Basic Human Neuroanatomy
A Clinically Oriented Atlas 

Case History #198

Date of Consultation: 7-3-1990


This 32-year-old right-handed white male graduate student was referred for neurological consultation because of right shoulder pain and weakness.  The patient recalled being bitten by a tic on 6-9-1990 while visiting friends in Massachusetts.  A few days later, he had a mild fever, myalgias, and a sore throat.  About one week later, he awoke with pain involving the right shoulder, scapular region, and posterolateral upper arm.  After about three days of these symptoms, he went to his primary care doctor, who noted a right posterior triangle lymph node.  Tests for mononucleosis were negative, and his symptoms resolved approximately 24 hours later.

He went on a backpacking trip for the next two weeks and did not notice any symptoms except that his right shoulder felt “heavy”.  Upon returning home, he noted that his right shoulder muscles felt weak, and his internist referred him for neurological evaluation.  He specifically denied any rash, joint or musculoskeletal pain except for his initial right shoulder pain, or any other systemic or infectious signs or symptoms other than the initial symptoms mentioned above.


Mental Status Exam:  Intact. 
Cranial Nerves:  Intact, including the absence of anisocoria, ptosis, or alteration of sweating on the face.

Motor System:  There were no areas of focal or generalized muscular atrophy.  There were no fasciculations.  Muscle tone was normal in all 4 limbs.  Muscle power was normal in all four limbs, except for the right shoulder girdle muscles.  The patient had definite winging of the right scapula, when pressing against the wall with his outstretched hands (see slides #1 and 2).  He also was only able to abduct his right arm at the shoulder joint to approximately 135 degrees, as opposed to full 180 degrees abduction on the left.  There was no weakness of other shoulder girdle muscles, including the deltoid and supraspinatus muscles.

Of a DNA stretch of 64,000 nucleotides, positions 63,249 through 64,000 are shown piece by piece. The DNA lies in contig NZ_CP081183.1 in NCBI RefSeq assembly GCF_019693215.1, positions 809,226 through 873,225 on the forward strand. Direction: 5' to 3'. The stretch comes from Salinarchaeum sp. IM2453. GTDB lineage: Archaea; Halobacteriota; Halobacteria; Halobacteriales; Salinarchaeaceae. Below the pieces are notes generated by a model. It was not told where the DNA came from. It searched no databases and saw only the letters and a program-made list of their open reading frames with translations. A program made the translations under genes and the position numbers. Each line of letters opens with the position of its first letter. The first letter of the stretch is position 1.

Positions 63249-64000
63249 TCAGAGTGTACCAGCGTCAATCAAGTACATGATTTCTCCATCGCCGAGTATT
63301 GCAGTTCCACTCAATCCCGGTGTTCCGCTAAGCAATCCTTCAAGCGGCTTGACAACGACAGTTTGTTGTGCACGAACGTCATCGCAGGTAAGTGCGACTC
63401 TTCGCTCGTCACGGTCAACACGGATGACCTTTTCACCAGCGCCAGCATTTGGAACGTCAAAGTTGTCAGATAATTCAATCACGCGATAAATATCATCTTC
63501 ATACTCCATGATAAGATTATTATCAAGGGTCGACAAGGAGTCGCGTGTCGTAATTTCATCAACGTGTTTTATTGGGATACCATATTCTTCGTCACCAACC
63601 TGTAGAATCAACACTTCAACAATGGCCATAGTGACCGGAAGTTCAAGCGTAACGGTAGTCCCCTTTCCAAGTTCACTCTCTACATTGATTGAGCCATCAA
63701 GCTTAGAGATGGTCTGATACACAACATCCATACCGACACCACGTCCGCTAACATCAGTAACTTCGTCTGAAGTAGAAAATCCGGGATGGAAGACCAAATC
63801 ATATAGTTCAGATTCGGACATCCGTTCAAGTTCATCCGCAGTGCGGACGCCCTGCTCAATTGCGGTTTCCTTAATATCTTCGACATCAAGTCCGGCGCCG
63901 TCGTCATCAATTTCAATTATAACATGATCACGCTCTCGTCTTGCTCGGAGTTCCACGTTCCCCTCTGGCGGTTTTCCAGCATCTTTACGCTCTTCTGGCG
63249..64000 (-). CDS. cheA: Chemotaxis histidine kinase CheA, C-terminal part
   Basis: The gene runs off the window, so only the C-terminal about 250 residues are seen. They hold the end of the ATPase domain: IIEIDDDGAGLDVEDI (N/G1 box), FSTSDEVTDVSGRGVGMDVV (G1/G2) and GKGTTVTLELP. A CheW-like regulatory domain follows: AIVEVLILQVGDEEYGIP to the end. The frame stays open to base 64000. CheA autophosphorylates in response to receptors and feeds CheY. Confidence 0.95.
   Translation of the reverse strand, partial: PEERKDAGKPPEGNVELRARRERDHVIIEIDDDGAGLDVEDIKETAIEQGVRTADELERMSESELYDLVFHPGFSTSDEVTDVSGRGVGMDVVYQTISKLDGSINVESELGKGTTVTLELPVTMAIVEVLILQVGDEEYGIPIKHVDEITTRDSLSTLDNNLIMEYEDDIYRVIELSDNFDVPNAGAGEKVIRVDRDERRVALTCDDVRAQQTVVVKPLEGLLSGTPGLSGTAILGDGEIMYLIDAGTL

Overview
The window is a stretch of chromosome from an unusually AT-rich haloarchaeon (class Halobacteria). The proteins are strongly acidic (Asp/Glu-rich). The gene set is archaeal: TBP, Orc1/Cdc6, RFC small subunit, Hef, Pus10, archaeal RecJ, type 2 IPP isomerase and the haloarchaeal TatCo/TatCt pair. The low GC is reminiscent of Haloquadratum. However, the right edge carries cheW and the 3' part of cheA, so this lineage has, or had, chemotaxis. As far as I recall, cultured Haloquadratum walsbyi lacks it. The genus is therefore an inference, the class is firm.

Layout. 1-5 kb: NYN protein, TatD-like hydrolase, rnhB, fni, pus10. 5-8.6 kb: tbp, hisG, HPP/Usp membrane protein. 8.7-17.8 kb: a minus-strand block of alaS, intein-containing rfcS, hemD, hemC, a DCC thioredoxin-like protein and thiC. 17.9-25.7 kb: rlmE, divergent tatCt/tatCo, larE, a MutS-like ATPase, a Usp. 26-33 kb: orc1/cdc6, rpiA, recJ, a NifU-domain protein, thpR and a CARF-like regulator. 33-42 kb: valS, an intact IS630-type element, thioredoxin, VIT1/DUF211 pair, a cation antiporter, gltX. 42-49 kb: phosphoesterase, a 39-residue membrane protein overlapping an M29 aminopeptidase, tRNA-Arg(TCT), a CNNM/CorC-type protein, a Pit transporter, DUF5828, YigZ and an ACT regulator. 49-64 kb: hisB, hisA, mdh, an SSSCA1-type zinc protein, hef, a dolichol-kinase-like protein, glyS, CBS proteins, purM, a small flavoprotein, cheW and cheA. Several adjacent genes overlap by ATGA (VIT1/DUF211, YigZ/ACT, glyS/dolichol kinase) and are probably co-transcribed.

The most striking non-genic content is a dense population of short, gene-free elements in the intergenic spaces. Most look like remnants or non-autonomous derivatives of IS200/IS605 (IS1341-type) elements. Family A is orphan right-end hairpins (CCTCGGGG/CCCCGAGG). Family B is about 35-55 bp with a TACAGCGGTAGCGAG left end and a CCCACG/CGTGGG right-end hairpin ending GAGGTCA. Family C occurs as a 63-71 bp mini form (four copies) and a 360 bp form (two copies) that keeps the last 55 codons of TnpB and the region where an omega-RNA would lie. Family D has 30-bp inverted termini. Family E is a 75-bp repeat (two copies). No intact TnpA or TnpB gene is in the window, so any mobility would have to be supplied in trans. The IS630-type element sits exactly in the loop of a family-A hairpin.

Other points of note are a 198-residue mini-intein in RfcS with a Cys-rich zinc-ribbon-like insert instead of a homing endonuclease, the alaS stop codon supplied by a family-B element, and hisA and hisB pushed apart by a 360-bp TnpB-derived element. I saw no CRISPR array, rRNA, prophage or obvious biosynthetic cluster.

Reflexes:  Deep tendon reflexes were 2/4 and equal in all four limbs.  Plantar reflexes were flexor bilaterally.

Sensory System:  The patient perceived all sensory modalities, including cortical sensations, normally in all four limbs. 

Cerebellar Function:  Intact.

Gait and Stance:  Intact.


1.  Is there evidence of spinal cord involvement in this case and, if so, at what level? 

2.  Is there evidence of dorsal or ventral root involvement or spinal nerve involvement in this case, and, if so, what is the level(s) of the involvement? 

3.  Is there evidence of plexus or peripheral nerve involvement in this case, and, if so, how would you differentiate between the two?  What evidence is there to support one or the other site of lesion in this case?  

4.  Indicate the level of the neurologic lesion in this case and the structures involved by the pathologic process. 

5.  Where is the anatomical location of the pathologic process leading to this patient’s condition? 

6.  In general, what type of pathological process do you think is involved in this case?

7.  What diagnostic procedure(s) would you undertake at this point?


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